The objective of this article is to show the potential of natural ventilation as a passive cooling method within the residential sector of countries which are located in warm conditions using Mexico as a case study. The method is proposed as performing, with a simplified ventilation model, thermal–airflow simulations of 27 common cases of dwellings (considered as one thermal zone) based on the combination of specific features of the building design, occupancy and climate conditions. The energy saving potential is assessed then by the use of a new assessment method suitable for large-scale scenarios using the actual number of air-conditioned dwellings distributed among the 27 cases. Thereby, the energy saving is presented as the difference in the cooling demand of the dwelling during one year without and with natural ventilation, respectively. Results indicate that for hot-dry conditions, buildings with high heat capacity combined with natural ventilation achieve the lowest indoor temperature, whereas under hot-humid conditions, night ventilation combined with low heat capacity buildings present the best results. Thereafter, an average aggregated saving potential of 4.2 TW h for 2008 is estimated, corresponding to 54.4% of the Mexican electric cooling demand for the same year. The practical implications of the study are that the results contribute to an assessment of the economic and environmental benefits for using natural ventilation rather than an active method such as air conditioning. Thereby, the average economic saving is estimated at US$ 900 M and the environmental benefit at an annual average mitigation of 2 Mt CO2eq, both for 2008.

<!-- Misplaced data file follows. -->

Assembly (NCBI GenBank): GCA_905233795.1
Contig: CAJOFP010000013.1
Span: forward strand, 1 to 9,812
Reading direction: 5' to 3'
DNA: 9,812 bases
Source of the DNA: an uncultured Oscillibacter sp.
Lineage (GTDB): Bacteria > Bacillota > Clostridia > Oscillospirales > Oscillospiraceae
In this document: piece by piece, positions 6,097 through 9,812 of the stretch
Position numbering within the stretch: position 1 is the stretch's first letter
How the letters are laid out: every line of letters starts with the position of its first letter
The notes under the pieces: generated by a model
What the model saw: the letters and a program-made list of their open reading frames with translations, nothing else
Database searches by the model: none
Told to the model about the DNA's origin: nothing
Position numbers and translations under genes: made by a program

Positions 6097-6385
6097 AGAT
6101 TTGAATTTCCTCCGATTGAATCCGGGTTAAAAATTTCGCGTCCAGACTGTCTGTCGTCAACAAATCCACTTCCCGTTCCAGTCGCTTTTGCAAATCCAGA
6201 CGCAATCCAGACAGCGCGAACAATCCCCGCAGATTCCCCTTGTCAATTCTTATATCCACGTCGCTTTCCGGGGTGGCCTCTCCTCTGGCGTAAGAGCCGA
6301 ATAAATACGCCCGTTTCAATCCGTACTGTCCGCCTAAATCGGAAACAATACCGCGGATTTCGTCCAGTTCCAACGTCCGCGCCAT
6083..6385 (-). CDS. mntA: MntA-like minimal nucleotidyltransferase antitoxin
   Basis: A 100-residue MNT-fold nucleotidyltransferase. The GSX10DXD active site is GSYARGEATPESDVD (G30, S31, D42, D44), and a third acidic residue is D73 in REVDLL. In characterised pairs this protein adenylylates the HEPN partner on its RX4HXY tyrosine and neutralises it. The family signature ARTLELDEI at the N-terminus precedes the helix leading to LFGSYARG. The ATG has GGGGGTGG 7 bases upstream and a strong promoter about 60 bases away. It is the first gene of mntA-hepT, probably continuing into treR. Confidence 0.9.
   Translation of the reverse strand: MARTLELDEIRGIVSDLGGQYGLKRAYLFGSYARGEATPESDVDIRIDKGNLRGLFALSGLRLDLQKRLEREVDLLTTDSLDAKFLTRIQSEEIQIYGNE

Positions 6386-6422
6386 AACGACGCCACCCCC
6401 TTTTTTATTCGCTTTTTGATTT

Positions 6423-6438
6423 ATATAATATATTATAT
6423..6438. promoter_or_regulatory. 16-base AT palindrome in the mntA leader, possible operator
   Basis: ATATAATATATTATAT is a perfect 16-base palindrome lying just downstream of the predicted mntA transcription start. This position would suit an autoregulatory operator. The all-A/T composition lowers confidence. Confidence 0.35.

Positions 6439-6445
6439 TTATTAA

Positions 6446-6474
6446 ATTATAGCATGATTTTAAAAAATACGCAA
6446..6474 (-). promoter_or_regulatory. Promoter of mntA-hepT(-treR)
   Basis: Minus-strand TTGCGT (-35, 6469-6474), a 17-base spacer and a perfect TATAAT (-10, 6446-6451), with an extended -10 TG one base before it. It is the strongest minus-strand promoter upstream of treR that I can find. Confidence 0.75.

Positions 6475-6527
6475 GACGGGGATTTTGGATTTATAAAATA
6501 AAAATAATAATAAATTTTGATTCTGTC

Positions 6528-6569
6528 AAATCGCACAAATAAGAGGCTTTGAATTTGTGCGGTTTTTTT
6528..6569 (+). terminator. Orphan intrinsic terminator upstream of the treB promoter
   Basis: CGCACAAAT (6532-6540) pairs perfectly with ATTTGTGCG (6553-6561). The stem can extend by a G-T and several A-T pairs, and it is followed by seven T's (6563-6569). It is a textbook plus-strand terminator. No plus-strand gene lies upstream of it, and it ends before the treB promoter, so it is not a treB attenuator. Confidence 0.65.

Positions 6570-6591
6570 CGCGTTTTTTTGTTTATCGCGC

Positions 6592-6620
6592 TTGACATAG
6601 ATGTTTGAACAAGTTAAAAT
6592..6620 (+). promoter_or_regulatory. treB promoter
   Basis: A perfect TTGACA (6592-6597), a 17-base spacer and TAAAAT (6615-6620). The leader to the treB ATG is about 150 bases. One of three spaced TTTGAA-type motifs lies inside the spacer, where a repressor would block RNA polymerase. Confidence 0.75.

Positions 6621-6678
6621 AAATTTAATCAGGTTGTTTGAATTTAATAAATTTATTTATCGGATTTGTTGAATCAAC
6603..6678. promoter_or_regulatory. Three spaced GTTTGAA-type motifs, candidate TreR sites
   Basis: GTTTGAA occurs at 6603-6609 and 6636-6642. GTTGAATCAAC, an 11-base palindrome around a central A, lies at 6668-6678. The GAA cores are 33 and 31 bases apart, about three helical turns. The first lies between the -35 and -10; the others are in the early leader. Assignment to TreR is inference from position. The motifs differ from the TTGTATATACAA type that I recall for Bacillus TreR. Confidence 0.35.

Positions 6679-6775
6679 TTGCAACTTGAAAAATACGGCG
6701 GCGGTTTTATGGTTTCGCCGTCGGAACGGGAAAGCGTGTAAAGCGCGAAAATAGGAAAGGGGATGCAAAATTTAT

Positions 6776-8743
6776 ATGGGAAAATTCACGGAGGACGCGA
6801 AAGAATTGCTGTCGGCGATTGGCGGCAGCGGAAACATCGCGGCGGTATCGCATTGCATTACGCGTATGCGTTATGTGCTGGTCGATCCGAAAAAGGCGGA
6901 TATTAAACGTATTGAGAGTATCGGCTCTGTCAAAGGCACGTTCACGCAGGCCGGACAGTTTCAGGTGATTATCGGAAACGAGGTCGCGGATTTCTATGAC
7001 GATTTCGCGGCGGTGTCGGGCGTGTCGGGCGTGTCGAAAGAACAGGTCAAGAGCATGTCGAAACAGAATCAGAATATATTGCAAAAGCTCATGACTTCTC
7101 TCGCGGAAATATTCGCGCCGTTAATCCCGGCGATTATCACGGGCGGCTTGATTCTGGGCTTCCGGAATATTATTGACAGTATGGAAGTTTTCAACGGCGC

Applied Energy, 2014, Vol 130, Issue October
Natural ventilation; Warm climate; Energy saving potential; Feasibility of use; Building heat capacity